Protective Wall Separating Villages from the Birket Habu Mounds
Monday, February 06, 2012
In December 2008, we conducted our first season at Malqata. During that time, we surveyed the entire site, some seven kilometers along the edge of the desert, from Kom el-Abd, a mud brick platform at the south end of the site, north beyond the Amun temple, which is just south of Medinet Habu, the mortuary temple of Ramesses III. Everywhere we stopped to study a section of Malqata, we found people building new houses or creating new fields for agriculture in the desert, which had begun to overwhelm the nearby antiquities. These new structures and fields were all on antiquities land.
New Fields South of Birket Habu Mounds, 2010
The agricultural expansion was particularly worrisome because the creation of new fields happened quickly and irrigation brought water near the soft mud brick structures. Our report for that season detailed numerous problems across the site, and we produced a map highlighting the threatened areas. We also suggested possible steps to reduce the impact of modern life on the fragile buildings across the 7 kilometers of Malqata.
Water Pump, 2010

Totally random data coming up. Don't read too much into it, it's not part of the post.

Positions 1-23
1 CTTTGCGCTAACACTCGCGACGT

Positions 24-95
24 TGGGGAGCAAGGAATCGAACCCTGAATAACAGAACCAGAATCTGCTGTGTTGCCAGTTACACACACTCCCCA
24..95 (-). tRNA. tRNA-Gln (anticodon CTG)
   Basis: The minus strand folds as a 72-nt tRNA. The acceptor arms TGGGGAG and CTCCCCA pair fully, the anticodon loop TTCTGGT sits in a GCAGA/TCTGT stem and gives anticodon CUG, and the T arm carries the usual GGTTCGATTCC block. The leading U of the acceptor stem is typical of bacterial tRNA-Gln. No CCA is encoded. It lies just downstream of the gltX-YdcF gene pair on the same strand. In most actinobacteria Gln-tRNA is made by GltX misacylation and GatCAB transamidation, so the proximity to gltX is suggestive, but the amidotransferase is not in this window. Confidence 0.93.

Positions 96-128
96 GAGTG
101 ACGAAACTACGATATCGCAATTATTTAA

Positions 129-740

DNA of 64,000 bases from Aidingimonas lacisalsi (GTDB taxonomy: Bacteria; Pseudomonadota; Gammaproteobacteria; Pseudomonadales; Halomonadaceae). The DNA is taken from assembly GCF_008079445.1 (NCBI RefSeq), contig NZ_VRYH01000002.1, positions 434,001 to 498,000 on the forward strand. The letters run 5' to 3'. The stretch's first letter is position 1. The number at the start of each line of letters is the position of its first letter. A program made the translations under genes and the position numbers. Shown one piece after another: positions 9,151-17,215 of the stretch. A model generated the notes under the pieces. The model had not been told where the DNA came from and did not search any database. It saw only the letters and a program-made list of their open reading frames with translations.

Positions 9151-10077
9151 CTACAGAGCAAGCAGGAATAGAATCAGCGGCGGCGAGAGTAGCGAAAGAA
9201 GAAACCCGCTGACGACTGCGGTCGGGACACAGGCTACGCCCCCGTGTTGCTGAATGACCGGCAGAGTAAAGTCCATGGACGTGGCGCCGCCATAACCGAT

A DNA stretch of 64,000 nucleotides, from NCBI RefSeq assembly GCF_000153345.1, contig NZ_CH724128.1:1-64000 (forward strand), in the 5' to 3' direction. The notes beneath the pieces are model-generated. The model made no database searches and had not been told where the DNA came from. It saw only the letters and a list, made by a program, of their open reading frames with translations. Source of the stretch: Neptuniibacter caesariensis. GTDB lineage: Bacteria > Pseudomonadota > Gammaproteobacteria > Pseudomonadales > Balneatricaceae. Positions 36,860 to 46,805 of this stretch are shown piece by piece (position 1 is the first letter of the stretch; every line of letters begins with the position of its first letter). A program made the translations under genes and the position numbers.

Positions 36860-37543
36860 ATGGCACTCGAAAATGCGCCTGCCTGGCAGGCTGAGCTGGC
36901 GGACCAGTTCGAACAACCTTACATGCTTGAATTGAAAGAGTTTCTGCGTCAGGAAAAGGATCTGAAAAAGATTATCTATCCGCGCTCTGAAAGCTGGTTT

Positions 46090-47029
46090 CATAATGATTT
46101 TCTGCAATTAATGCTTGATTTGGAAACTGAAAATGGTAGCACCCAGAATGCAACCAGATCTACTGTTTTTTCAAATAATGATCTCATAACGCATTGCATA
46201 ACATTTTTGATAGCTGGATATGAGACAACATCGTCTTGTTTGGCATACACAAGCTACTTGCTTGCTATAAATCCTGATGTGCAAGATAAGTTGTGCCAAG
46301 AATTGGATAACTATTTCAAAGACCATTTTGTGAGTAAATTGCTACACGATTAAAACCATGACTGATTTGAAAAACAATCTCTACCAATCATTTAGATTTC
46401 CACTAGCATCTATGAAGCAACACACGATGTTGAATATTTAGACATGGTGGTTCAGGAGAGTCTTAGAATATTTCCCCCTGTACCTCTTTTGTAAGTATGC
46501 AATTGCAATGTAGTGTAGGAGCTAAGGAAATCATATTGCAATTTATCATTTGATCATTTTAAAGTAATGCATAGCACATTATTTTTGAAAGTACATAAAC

When we returned in 2010, we were encouraged to find that the Supreme Council for Antiquities, or SCA had already begun to invest in the protection of Malqata by starting to build a 3-4 meter high wall south of Kom el-Abd. The wall was to run all the way to Medinet Habu and separate the edge of the floodplain from the desert. At the beginning of February 2010, the reinforced wall of baked brick plastered with concrete was painted a color that blended in with the desert and already snaked about 4 kilometers north towards the small Ptolemaic temple of Deir el-Shalwit. During our season, the SCA continued to build the wall and was actively negotiating compensation with local families whose fields and houses were on antiquities land and had to be removed. The wall was finished by the end of 2010 and just in time!
Pump Gone, 2012
This season we finally had a chance to evaluate the success of the wall and, for the preservation of the monuments, the wall has had positive effects. On the desert side, the once flourishing fields are gone. No new ones have been started. Although the desert still has vehicular activity through a few openings which allow villagers to use the desert road, there has been no new building or agricultural activity in the desert. There are a few houses remaining on antiquities
land which we hope one day will be removed, but the pressure on the fragile palaces, ancient settlement sites and the great mounds created by the excavation of the Birket Habu have a much better chance of surviving due the dedication of what is now the Ministry of State for Antiquities and in particular, its members who work in Luxor and on the West Bank.
Unusued Fields Near South End of Birket Habu, 2012
– Diana Craig Patch